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Doing your research about health insurance plans

There is a lot of uncertainty about what Covered California will look like beyond 2017. One of the key issues at stake is how much premiums will be after federal reform. Increasing rates in healthcare are actually due to a variety of factors and the folks at California Healthline do an excellent job of breaking this down. One of the key implications with rising premiums in the era of the Obamacare is that the tax credits have also increased, which is intended to help with the offsetting the costs. However, since this is part of the larger conversation about the role of government in insurance policies, I thought I would chime in with a couple of questions that people continuously ask.

First, there is the question about why healthcare is so expensive in the first place. When I was in graduate school, I remember sitting in this big huge lecture hall and listening to Thomas Bodenheimer explain in a no nonsense way the reasons for this rise in costs. This changed my thinking and had a lasting impression on me. It is complicated indeed, and multifaceted. There is the cost of healthcare technology, which is always increasing and mostly coming from publicly traded companies that have a responsibility to their shareholders for profit. Next, is the cost of providers, especially in disadvantaged areas where there is a large provider shortage such as in Fresno County. For example, people here can expect that not all providers will choose to cover publicly insured patients, whether Medi-Cal or as part of any subsidized exchange. When they have the option to treat people with higher reimbursement rates for their services, they will opt for those patients to help them keep the doors open.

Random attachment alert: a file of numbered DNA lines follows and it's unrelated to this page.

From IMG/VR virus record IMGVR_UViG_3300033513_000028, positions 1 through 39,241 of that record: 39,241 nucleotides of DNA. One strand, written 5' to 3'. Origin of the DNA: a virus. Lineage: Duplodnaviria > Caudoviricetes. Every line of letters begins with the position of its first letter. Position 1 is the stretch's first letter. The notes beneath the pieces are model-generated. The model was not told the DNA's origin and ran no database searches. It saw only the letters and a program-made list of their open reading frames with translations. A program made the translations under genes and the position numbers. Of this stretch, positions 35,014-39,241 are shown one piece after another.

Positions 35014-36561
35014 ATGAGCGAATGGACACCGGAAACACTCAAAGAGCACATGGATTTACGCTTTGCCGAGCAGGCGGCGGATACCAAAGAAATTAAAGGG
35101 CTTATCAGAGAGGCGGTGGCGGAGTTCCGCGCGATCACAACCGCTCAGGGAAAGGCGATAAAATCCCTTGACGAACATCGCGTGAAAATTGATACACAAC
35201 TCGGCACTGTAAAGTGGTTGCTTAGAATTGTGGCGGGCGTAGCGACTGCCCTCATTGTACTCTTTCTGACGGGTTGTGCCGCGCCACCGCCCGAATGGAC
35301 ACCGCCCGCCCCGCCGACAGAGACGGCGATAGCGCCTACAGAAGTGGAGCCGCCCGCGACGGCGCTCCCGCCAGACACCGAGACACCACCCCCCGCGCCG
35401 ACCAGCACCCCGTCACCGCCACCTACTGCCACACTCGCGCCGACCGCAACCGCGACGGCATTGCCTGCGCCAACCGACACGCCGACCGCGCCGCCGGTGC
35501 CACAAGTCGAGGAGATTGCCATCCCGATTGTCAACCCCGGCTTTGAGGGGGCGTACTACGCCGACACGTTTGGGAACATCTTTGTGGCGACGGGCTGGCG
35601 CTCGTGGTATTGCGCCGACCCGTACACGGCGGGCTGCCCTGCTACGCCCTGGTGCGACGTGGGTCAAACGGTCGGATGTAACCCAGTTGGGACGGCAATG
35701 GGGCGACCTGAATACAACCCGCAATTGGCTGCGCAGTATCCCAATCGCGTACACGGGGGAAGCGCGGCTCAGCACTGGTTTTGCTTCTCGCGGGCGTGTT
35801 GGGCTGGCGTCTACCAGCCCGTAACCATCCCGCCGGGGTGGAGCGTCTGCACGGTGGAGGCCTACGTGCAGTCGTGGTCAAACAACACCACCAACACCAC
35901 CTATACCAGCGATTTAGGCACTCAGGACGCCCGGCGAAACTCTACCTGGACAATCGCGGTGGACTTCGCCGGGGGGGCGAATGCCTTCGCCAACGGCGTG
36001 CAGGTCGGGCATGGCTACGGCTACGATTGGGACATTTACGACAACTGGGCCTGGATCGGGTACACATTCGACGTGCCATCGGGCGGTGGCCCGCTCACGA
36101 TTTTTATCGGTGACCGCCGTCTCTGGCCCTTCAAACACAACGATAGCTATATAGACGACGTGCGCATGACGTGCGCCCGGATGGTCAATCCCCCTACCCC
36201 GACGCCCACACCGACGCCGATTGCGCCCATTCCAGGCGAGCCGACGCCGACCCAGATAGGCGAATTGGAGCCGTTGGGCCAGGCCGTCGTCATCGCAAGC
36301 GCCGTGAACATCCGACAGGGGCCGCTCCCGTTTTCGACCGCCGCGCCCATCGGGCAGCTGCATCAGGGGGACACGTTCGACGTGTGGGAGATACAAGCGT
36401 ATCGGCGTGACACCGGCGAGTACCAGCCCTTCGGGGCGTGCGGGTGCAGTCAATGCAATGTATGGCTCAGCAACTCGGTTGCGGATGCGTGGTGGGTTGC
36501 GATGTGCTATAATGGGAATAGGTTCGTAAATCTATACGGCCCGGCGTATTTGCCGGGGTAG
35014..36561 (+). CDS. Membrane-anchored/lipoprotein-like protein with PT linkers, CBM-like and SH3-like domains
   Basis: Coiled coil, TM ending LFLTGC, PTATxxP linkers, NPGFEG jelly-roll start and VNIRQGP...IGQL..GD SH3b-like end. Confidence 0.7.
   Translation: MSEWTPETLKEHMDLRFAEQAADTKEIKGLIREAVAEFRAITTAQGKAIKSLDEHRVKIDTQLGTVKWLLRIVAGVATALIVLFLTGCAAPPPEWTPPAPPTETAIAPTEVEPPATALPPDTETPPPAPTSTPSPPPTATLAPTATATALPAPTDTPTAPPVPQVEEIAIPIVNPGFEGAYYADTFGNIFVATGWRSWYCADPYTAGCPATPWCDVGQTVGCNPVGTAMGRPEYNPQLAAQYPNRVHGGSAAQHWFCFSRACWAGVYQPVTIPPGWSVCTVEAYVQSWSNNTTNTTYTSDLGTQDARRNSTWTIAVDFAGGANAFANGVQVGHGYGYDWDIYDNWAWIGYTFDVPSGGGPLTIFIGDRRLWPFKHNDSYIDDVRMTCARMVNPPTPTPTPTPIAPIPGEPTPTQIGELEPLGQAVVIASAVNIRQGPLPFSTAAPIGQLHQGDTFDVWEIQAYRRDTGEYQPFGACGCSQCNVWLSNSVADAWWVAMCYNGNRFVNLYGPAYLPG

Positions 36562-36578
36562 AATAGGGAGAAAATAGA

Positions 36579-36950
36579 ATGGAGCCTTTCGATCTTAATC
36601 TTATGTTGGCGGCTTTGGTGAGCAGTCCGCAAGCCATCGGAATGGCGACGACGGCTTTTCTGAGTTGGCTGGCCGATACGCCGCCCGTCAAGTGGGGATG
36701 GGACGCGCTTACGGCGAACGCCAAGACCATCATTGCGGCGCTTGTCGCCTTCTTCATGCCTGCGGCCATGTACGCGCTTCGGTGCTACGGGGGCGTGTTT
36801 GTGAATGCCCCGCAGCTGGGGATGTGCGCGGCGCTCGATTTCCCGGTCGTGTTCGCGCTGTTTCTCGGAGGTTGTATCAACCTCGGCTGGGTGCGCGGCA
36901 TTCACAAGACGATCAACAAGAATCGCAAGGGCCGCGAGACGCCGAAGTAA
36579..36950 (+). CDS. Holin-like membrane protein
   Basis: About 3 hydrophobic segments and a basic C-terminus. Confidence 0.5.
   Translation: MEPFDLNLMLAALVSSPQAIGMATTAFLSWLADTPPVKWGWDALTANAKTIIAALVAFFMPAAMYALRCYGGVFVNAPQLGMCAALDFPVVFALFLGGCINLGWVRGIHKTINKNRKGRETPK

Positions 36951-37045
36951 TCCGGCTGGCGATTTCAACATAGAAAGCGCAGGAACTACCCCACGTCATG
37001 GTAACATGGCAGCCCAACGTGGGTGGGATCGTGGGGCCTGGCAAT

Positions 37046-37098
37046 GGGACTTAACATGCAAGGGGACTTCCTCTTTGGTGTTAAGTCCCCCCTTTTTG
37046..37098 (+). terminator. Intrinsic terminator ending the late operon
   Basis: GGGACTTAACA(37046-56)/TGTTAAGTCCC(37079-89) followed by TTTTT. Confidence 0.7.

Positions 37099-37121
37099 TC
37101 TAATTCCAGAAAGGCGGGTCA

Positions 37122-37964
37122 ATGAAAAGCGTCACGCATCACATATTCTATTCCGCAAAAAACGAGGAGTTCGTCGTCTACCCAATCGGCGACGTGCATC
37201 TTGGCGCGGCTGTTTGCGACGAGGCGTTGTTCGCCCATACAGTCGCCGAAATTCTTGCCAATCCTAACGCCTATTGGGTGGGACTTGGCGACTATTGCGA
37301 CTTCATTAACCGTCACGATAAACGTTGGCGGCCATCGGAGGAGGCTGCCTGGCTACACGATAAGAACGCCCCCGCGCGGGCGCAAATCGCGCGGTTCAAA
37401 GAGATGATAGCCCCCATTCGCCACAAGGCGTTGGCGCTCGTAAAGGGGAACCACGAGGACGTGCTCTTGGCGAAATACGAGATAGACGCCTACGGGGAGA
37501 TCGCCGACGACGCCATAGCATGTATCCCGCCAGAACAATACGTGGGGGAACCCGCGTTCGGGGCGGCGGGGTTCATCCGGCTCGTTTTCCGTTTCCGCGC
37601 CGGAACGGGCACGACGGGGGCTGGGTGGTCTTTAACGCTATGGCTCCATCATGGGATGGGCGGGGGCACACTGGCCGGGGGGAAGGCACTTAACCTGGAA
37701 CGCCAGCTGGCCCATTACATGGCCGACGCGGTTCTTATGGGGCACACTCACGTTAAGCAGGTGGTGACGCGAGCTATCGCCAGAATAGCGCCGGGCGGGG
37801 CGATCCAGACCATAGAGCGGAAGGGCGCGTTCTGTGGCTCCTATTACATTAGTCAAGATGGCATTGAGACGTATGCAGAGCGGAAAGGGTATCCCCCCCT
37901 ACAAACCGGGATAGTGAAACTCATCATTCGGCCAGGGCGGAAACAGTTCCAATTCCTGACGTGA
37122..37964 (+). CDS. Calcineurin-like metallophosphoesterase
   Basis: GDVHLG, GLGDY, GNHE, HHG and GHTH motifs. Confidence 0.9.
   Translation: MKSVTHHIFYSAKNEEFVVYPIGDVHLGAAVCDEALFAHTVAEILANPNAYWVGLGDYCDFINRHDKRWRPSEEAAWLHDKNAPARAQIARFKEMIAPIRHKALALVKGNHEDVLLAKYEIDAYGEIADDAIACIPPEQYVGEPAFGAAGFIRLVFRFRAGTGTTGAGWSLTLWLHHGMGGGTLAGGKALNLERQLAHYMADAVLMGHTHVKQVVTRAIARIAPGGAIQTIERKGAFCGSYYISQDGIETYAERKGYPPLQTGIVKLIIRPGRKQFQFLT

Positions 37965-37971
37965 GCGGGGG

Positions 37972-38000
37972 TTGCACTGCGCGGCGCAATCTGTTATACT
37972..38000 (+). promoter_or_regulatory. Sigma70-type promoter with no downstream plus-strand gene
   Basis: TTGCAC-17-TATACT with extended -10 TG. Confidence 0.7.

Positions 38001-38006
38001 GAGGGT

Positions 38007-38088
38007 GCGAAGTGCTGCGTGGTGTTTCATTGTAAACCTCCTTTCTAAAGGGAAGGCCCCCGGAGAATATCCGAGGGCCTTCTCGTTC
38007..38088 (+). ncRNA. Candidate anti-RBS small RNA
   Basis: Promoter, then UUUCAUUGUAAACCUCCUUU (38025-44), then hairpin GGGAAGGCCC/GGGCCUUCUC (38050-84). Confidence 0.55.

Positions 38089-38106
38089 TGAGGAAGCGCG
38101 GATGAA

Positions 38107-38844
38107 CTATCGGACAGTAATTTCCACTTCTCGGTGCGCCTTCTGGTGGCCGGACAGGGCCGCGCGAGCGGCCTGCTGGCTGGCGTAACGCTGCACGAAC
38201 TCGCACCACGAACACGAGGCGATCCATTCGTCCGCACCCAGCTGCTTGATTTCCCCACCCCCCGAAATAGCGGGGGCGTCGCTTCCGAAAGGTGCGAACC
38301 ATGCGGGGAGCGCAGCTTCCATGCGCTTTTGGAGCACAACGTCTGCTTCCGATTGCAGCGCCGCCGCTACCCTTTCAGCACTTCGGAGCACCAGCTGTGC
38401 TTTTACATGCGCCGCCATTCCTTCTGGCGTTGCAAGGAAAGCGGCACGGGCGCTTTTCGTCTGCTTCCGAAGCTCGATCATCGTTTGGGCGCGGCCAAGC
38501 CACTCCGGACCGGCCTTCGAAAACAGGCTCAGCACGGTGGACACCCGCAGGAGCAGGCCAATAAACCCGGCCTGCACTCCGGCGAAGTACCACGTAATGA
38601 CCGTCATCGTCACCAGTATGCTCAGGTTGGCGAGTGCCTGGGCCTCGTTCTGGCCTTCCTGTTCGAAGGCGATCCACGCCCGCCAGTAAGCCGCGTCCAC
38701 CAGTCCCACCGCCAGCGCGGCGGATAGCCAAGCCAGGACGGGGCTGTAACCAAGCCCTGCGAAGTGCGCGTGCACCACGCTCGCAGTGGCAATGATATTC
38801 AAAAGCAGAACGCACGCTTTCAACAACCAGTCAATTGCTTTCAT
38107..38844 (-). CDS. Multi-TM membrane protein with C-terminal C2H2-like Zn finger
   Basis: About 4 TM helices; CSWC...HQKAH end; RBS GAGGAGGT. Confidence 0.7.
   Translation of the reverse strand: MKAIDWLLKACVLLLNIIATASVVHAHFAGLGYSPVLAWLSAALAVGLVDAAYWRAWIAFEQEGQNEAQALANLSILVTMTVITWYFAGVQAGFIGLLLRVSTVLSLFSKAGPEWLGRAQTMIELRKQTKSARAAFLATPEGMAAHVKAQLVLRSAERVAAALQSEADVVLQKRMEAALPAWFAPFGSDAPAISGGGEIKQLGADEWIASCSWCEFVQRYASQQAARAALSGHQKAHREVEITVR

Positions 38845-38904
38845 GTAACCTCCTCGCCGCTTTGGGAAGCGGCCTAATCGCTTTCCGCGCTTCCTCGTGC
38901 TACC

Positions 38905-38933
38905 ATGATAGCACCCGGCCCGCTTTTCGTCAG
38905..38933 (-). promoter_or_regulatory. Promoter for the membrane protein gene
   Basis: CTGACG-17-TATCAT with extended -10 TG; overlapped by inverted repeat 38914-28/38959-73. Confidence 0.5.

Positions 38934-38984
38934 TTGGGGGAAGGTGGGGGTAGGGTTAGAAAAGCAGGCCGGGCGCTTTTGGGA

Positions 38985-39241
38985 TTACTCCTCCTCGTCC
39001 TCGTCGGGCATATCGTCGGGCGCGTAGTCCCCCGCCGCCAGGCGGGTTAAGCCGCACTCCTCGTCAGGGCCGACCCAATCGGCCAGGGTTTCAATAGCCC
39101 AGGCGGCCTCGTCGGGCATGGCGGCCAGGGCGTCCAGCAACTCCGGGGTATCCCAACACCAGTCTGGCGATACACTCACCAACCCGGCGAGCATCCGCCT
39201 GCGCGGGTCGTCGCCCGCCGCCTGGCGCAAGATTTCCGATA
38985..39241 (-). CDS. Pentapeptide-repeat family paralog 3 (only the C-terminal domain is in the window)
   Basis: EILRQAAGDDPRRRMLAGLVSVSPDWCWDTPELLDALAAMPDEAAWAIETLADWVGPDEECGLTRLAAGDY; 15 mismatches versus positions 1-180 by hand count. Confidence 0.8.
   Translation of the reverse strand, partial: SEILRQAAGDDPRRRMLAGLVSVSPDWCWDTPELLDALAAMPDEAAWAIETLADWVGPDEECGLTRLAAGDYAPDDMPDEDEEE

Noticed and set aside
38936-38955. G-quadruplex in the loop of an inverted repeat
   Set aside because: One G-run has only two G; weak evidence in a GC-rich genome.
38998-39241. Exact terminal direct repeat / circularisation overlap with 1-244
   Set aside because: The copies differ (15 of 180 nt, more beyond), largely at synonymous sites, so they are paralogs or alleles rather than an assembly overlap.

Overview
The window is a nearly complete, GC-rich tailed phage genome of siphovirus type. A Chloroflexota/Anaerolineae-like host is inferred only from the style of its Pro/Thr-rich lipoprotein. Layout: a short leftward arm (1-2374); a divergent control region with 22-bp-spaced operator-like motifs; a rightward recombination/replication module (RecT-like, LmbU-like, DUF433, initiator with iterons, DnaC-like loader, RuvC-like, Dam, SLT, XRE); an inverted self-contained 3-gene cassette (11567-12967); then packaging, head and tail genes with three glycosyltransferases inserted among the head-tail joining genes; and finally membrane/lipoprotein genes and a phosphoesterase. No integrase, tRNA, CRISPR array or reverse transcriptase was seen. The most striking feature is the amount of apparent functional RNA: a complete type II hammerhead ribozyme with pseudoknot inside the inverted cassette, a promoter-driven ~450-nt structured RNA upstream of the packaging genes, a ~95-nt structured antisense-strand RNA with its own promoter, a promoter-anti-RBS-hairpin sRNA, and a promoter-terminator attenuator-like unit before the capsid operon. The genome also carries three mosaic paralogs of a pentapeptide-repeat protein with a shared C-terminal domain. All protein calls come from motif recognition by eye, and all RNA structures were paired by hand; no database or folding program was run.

Next is the question of why people are not getting the care they need if they have access to insurance. Often, when private providers limit their access to only private pay patients or only limited hours for public paying patients, it results in an overburden of Federally Qualified Health Centers and County hospitals to provide the bulk of the care for the publicly insured. This also means that there is no incentive for those providers to bring down any costs in their care because the reimbursements are not enough. I have personally heard private doctors say they often lose money providing certain treatments to patients they know they are unlikely to get reimbursement for, simply because it is the right thing to do.

Lastly, people ask why they should pay for other people to receive federal subsidies for their care if they don't work for it. In fact, we have seen a trend since the 1970's of not only wage stagnation but a sort of "race to the bottom" in the level of benefits employers provide to their employees. This downward trend has left a bulk of the working population without insurance. Before the Affordable Care Act, many owners of small businesses with pre-existing conditions were shut out of both the private and the public health insurance systems. I know several who have been making enough to keep themselves afloat, but not enough to ever be able to afford a healthcare premium or pay out of pocket. I know several small business owners who saw preventive care in this country for the first time after the affordable care act, because they qualified for Medi-Cal. It is hard for people to conceptualize how someone could qualify for Medi-Cal and be working, but the working poor make a large part of our county. In fact, in 2013, there were an estimated 354,800 Californians working full-time and year-round, still under the federal poverty level. This isn't counting the millions that are living underemployed (working less than full-time). "Handouts" are actually the government doing the work of companies who have foregone the days when worker fringe benefits were a requisite.

It is my assessment that many things will change in the price and access to care with any new health legislation, but some of the core issues around healthcare cost and access will remain unless intentionally addressed

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